Catholics Urged To Shun Johnson & Johnson Vaccine Over Abortion Link

American bishops insist the new one-shot vaccine isn't the preferred option for Catholics since it was developed using stem cells from the 1970s and ’80s.

The United States Conference of Catholic Bishops has asked American Catholics to avoid using Johnson & Johnson’s new COVID-19 vaccine if possible because researchers used stem cells distantly linked to two abortions decades ago.

Two top USCCB leaders ― Bishop Kevin C. Rhoades of Indiana’s Fort Wayne-South Bend diocese and Archbishop Joseph F. Naumann of Kansas City in Kansas ― shared the U.S. Catholic hierarchy’s views on the first one-shot preventative vaccine against the coronavirus in a statement released on Tuesday.

Rhoades and Naumann said their criticism of the Johnson & Johnson vaccine stems from the fact that the company used cell lines linked to aborted fetuses to help manufacture its vaccines ― and not just for testing, as is the case with the Pfizer and Moderna vaccines.

“If one can choose among equally safe and effective COVID-19 vaccines, the vaccine with the least connection to abortion-derived cell lines should be chosen,” Rhoades and Naumann wrote. “Therefore, if one has the ability to choose a vaccine, Pfizer or Moderna’s vaccines should be chosen over Johnson & Johnson’s.”

Rhoades leads the bishops’ committee on doctrine, while Naumann is in charge of its committee on “pro-life” activities.

The bishops’ statement echoes a missive from the Archdiocese of New Orleans released on Friday in which the archdiocese called J&J’s vaccine “morally compromised.”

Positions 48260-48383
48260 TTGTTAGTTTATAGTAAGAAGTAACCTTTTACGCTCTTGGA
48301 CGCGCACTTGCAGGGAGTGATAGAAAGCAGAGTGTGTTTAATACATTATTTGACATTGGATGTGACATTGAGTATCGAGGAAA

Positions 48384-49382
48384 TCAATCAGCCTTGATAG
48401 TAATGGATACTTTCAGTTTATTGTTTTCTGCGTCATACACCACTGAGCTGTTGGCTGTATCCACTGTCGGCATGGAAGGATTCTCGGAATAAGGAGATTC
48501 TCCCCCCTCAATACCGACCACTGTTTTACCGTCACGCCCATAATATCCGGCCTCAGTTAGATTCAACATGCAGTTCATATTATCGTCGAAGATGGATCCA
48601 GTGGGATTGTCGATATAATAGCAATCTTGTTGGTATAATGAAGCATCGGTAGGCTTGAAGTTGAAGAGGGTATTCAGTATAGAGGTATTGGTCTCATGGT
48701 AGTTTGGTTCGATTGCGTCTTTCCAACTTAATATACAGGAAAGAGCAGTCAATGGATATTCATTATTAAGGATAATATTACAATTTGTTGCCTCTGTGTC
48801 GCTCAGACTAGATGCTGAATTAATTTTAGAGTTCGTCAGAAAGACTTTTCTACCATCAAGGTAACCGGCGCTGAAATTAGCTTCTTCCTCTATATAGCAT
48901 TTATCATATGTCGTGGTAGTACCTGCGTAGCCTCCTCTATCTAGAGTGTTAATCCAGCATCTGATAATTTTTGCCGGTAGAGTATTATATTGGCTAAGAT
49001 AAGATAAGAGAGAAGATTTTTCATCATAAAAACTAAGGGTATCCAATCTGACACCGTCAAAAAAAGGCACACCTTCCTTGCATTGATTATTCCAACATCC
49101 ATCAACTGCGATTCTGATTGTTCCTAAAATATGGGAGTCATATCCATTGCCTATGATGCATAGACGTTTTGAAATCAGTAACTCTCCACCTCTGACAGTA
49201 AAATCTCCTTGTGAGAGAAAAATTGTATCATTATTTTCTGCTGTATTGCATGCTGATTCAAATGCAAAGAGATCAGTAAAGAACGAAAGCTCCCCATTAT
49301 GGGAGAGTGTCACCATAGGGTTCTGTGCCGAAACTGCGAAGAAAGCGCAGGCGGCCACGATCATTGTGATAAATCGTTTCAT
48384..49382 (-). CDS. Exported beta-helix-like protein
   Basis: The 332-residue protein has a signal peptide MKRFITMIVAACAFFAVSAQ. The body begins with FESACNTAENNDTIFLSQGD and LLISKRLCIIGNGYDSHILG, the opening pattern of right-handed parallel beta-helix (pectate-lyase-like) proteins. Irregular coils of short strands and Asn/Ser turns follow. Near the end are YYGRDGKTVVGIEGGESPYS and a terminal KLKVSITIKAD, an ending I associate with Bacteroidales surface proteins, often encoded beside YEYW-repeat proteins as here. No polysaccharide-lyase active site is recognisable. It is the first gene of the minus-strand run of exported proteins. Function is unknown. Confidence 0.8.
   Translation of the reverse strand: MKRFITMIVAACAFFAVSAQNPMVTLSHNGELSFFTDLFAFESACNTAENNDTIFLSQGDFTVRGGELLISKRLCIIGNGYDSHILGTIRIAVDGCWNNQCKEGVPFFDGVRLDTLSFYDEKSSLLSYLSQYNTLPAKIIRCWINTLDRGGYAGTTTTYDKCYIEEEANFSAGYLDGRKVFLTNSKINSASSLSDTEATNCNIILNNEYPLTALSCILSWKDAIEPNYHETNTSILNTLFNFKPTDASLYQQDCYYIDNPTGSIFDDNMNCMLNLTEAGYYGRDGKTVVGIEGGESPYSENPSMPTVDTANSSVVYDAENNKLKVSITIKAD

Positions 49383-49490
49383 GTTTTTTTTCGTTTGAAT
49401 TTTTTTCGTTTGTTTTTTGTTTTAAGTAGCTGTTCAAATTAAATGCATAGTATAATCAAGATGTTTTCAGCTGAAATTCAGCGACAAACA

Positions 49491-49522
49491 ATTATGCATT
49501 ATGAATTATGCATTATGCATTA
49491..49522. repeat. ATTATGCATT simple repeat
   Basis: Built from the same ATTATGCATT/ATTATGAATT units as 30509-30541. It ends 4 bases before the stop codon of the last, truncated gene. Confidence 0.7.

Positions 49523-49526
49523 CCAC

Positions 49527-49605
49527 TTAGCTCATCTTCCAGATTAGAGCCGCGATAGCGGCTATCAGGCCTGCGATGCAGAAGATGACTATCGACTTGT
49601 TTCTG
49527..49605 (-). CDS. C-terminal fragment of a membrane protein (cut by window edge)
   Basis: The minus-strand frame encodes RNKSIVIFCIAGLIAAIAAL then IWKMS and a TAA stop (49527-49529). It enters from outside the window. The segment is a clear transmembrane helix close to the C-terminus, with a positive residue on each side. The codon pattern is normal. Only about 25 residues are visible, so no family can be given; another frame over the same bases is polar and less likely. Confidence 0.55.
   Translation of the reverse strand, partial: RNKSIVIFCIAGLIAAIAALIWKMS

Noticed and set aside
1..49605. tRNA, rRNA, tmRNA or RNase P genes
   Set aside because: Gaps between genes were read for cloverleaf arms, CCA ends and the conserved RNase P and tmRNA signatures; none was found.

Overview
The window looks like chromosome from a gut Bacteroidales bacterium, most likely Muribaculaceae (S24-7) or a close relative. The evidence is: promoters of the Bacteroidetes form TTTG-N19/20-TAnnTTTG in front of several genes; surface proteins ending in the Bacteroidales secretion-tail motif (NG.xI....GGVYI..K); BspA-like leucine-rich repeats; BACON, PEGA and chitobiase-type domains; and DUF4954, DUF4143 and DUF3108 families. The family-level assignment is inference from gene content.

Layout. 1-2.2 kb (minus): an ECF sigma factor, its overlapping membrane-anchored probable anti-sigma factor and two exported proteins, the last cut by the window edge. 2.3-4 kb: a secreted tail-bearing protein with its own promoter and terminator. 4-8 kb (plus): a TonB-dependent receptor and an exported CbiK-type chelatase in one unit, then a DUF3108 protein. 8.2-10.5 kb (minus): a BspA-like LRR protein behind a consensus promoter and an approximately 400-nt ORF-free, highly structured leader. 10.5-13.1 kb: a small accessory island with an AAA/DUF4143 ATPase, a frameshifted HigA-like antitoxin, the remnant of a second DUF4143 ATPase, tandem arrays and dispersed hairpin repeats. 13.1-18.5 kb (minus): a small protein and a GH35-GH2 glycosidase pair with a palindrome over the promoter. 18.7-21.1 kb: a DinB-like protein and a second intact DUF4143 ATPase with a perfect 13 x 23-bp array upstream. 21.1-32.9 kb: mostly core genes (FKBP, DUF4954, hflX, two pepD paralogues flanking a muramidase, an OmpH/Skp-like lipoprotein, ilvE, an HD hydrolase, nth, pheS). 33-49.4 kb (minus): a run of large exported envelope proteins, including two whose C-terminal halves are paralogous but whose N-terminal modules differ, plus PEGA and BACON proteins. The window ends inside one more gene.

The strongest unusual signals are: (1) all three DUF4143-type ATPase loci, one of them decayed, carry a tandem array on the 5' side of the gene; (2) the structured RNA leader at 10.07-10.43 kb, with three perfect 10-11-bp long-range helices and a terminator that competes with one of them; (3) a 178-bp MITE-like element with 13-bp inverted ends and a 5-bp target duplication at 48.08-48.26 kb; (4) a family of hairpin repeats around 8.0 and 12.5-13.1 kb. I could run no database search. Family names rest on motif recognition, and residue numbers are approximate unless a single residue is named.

“We advise that if the Moderna or Pfizer vaccine is available, Catholics should choose to receive either of those vaccines rather than to receive the new Johnson & Johnson vaccine because of its extensive use of abortion-derived cell lines,” the archdiocese wrote in its statement.

The bishops’ declaration could affect vaccine distribution since many churches serve as vaccination centers.

Moderna and Pfizer, the makers of two previously approved COVID-19 vaccines, reportedly used cloned stem cells for testing their vaccines.

The Washington Post noted that the Vatican has already approved the use of vaccines “that have used cell lines from aborted fetuses in their research and production process” and called them “morally acceptable.”

Anti-abortion Catholic groups have previously taken issue with drug companies that utilize human cell lines from aborted fetuses, The Hill noted.

Johnson & Johnson said in a statement emailed to HuffPost on Tuesday that “there is no fetal tissue” in the vaccine, which uses “an engineered cell-line system that enables the rapid production” of new vaccines.

The company has defended its use of stem cells on its website.

“As a research tool, human pluripotent stem cells promise to expand our understanding of normal physiologic processes such as cell growth and differentiation, and to enable new insights into disease, which may lead to new ways to prevent, diagnose and treat a wide variety of disorders,” the company wrote.

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